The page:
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Pacifying Police Forces (UPPs) and Military Peacekeeping: how can one policy contribute the other?

Ludmila Ribeiro
Getulio Vargas Foundation
Ludmila Ribeiro
Getulio Vargas Foundation
Open Panel

Abstract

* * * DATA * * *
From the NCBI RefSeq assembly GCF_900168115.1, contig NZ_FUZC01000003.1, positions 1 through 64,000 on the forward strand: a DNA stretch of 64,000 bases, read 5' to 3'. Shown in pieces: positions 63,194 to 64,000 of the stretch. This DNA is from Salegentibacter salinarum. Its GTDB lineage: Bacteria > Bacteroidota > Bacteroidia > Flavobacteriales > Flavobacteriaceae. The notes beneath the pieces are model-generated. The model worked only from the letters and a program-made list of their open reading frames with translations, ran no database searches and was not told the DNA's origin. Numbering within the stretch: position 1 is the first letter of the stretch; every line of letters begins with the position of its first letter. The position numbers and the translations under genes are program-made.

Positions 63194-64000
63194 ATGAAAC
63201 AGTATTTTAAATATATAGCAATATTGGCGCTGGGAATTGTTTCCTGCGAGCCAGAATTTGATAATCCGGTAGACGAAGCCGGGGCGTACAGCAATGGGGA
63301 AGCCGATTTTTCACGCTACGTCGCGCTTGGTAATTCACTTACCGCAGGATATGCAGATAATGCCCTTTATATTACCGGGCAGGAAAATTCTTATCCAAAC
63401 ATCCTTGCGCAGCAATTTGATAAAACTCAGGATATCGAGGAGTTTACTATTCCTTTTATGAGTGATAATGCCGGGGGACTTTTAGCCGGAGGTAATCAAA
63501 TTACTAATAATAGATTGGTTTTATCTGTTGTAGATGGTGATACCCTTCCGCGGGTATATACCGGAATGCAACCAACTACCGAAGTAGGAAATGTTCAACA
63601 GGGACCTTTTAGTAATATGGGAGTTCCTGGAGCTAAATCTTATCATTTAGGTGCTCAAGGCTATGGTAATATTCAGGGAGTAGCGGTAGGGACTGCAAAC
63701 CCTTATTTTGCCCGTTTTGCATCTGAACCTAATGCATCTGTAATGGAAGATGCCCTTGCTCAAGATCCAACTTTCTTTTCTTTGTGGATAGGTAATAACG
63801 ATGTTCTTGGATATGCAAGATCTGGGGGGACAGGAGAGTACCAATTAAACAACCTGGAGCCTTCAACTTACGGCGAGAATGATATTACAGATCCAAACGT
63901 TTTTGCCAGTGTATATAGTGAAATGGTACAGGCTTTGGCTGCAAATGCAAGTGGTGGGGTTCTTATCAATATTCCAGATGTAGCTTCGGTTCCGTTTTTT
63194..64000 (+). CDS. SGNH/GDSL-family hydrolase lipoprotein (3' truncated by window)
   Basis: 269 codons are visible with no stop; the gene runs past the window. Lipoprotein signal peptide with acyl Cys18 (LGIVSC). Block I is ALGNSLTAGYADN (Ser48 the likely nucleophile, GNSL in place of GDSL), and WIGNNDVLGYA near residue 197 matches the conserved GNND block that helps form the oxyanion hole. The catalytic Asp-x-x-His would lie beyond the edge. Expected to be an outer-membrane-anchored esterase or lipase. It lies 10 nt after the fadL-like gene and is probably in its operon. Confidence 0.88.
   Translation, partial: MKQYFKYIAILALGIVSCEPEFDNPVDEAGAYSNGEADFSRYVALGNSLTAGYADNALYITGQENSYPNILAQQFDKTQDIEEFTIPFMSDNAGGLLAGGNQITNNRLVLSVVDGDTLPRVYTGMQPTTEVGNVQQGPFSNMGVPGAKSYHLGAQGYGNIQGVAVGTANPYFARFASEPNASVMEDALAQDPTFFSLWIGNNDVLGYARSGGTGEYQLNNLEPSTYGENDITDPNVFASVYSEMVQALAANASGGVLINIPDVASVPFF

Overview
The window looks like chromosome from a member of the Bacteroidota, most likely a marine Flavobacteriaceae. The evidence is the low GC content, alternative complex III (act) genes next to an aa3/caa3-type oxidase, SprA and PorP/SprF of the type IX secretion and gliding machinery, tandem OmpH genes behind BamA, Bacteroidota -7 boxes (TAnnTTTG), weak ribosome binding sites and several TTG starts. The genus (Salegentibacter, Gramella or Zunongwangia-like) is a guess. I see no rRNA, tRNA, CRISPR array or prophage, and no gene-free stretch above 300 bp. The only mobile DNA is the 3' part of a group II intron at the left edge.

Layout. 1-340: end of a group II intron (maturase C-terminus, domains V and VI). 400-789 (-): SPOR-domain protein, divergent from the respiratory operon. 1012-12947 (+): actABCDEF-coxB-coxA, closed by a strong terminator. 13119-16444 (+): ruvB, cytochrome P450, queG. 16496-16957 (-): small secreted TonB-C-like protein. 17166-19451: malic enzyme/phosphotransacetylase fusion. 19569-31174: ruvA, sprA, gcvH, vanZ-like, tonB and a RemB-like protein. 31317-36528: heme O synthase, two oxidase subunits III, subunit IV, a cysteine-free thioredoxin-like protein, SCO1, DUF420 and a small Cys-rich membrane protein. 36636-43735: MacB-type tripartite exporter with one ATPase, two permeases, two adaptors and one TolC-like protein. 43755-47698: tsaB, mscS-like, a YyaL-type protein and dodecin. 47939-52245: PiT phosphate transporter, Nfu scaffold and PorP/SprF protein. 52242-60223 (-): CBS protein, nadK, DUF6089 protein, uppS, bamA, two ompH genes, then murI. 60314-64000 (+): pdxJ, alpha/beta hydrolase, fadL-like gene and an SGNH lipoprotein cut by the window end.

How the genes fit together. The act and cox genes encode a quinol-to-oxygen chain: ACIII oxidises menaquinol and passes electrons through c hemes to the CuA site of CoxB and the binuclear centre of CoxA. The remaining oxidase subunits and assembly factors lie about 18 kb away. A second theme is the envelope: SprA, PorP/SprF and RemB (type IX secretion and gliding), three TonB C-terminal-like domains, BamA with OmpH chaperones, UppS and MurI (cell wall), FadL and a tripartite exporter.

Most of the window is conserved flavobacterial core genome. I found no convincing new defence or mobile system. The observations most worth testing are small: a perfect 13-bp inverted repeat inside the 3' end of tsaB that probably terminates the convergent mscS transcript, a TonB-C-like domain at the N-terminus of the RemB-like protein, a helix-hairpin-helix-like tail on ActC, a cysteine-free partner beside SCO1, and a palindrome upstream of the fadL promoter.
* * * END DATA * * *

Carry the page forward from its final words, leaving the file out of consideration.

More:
Created in 2008, the Pacifying Police Forces (Unidades de Polícia Pacificadora, UPPs) were established as part of a new Federal Government programme within the Ministry of Justice called PRONASCI (Programa Nacional de Segurança Pública com Cidadania), a new public security policy that combines law enforcement with actions aiming to tackle the socio-cultural aspects of the illicit drug market. UPPs are military police units that aim to pacify the highest number possible of favelas through community policing. Their objectives are similar to the principles of UN peace keeping missions in which Brazil has participated over the last years: (1) to regain State control of the communities currently under the influence of criminal groups; (2) to bring peace and public security in the favelas (slums); (3) to contribute to break the ‘logic of war’ in Rio. In this paper we discuss the main features of the both UPP policy and peace keeping missions, and the interchanges that they are experiencing today in the Brazil. Thus, we test the hypothesis that principles shared by both experiences are responsible for the interchange observed in the training process and action of military force and military police in some of Rio de Janeiro’s favelas. Particular attention is given to the identification of some of the problems faced by UN peacekeeping missions in which Brazil has been participating, which are in turn repeated by the UPP policy. By doing that, we expect to contribute with the further development of the UPP model, as well as to the debate around the extension of peace keeping models in public security policies.